Although it is still unclear how exactly sleep is linked to memory, it is research like this which is starting to uncover that our brains are anything but quiet during sleep. Although there is likely to be no device which will improve your memory overnight on the market any time soon, scientists are working on the concepts necessary for this to become a reality. For now, perhaps you could try writing down what you’re about to do before walking into a new room?

ResearchBlogging.org Leminen MM, Virkkala J, Saure E, Paajanen T, Zee PC, Santostasi G, Hublin C, Müller K, Porkka-Heiskanen T, Huotilainen M, & Paunio T (2017). Enhanced Memory Consolidation Via Automatic Sound Stimulation During Non-REM Sleep. Sleep, 40 (3) PMID: 28364428

Additional References

Fogel, S. M., & Smith, C. T. (2011). The function of the sleep spindle: a physiological index of intelligence and a mechanism for sleep-dependent memory consolidation. Neuroscience & Biobehavioral Reviews, 35(5), 1154-1165.

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Sleeping Cat (Header)

Sleep Stages (Body Text)

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Trauma, Tetris and Memory: A Cheap Way to Reduce the Impact of Intrusive Memories

Body Image

What if I was to tell you that playing video games can be good for you? That despite derision and their use in political point scoring, games such as Tetris and Candy Crush could one day be used to help people deal with traumatic events in their lives? You might be initially sceptical but there is growing evidence to support this. Although not a new idea, Tetris has been shown to be useful in reducing the uncontrollable intrusions associated with a traumatic experience.

So, how can we use a video game such as Tetris to interfere with traumatic memories? Well, in much the same way that you would interfere with any memory. As you create a new memory and have converted all the constituent parts into a form which the brain can understand, it goes through a period of consolidation. That is where the memory is stored within your brain so you are able to recall it at a later point. Now if we interfere with the memory during this period of consolidation it is less likely that we will recall said memory. For example, if we can provide some competition for the neural real estate the original memory is vying for then we can weaken the strength of that original memory. It seems to be important that the type of memory is relatively specific and needs to match the original memory’s modality (e.g. a visual-spatial task needs another visual-spatial task to compete with it effectively). This is essentially where Tetris comes in. The authors argued that if both the trauma memory and Tetris rely on the same visual-spatial resources then you can reduce the intrusiveness of the initial trauma memory.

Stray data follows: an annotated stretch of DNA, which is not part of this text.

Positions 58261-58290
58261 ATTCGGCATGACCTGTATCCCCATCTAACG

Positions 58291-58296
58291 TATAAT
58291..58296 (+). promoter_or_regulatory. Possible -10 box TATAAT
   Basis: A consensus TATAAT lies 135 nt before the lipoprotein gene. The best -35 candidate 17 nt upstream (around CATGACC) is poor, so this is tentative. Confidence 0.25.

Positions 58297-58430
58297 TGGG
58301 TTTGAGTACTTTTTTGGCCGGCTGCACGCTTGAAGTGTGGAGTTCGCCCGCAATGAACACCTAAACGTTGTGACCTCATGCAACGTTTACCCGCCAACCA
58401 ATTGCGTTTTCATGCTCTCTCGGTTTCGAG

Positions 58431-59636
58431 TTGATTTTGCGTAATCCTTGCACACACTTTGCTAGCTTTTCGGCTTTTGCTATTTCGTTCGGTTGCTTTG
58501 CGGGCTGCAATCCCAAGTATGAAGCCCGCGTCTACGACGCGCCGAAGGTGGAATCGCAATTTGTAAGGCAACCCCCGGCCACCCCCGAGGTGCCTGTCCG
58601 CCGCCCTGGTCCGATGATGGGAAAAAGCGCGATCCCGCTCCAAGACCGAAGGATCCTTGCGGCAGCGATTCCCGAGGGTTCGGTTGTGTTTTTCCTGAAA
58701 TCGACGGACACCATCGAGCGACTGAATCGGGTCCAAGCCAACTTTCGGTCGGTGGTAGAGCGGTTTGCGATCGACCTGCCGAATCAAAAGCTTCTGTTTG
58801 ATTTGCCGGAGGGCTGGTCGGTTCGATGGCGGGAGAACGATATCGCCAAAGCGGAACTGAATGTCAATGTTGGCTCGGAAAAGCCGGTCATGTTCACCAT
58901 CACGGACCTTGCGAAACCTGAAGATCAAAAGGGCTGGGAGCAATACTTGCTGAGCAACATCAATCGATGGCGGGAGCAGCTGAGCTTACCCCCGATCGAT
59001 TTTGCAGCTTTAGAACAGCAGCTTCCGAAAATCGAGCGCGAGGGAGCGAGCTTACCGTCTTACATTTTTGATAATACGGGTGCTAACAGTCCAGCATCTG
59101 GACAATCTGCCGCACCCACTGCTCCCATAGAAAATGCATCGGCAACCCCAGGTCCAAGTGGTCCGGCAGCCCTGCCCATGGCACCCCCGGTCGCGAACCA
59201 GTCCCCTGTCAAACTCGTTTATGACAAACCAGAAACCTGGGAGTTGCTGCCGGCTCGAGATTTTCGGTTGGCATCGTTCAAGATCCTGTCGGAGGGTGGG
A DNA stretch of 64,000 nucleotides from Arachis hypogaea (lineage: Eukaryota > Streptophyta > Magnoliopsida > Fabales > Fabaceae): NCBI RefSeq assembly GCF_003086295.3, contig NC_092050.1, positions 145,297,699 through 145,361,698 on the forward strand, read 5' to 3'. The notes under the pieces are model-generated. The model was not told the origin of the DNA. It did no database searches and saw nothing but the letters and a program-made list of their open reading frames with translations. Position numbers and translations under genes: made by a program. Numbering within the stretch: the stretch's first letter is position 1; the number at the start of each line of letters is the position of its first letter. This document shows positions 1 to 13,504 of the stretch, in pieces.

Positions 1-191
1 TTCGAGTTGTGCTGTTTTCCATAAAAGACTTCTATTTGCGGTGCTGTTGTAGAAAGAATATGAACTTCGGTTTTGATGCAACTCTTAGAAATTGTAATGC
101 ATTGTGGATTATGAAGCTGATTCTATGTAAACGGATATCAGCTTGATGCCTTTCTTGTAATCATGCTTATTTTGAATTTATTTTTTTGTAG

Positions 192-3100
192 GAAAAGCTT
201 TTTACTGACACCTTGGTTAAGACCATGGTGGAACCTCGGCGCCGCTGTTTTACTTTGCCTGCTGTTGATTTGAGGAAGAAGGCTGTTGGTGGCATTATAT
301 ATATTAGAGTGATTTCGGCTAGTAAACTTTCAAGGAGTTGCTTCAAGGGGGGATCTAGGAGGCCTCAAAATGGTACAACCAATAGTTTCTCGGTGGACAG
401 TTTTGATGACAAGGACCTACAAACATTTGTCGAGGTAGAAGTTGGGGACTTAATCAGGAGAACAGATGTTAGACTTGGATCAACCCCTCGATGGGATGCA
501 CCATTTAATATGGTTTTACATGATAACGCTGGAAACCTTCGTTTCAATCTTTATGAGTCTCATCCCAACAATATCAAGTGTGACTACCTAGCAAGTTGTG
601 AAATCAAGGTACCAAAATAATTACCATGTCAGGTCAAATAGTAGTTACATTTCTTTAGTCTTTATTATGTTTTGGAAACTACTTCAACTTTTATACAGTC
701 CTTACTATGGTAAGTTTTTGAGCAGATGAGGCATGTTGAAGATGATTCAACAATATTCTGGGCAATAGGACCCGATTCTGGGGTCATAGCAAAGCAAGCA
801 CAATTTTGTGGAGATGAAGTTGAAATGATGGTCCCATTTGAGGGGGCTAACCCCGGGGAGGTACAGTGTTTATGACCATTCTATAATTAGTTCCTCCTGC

This is exactly what Emily Holmes at the University of Oxford and her collaborators found in studies conducted over the past eight years. If you ask a participant to play Tetris 30 minutes after a lab-controlled trauma induction you can reduce the impact of the traumatic memory compared to a control condition. These early studies showed that, at least in the lab, you could interfere with traumatic memories in a therapeutic way by reducing their intrusive nature. Although they were not carried out in a naturalistic setting they provided evidence that the proposed mechanism existed and could be manipulated. It is also key to keep in mind that this study showed that playing Tetris reduced specifically the intrusiveness of the traumatic memories and not the deliberate recall memory for the event. As the uncontrollable nature of the traumatic memory is a source of considerable distress in PTSD it is important that any intervention can have a targeted effect. What about evidence for the use of Tetris to deal with naturally occurring trauma outside of the lab? This is where their latest study, published in Molecular Psychiatry, last week comes into play (it’s open access so you can read the full article yourself here).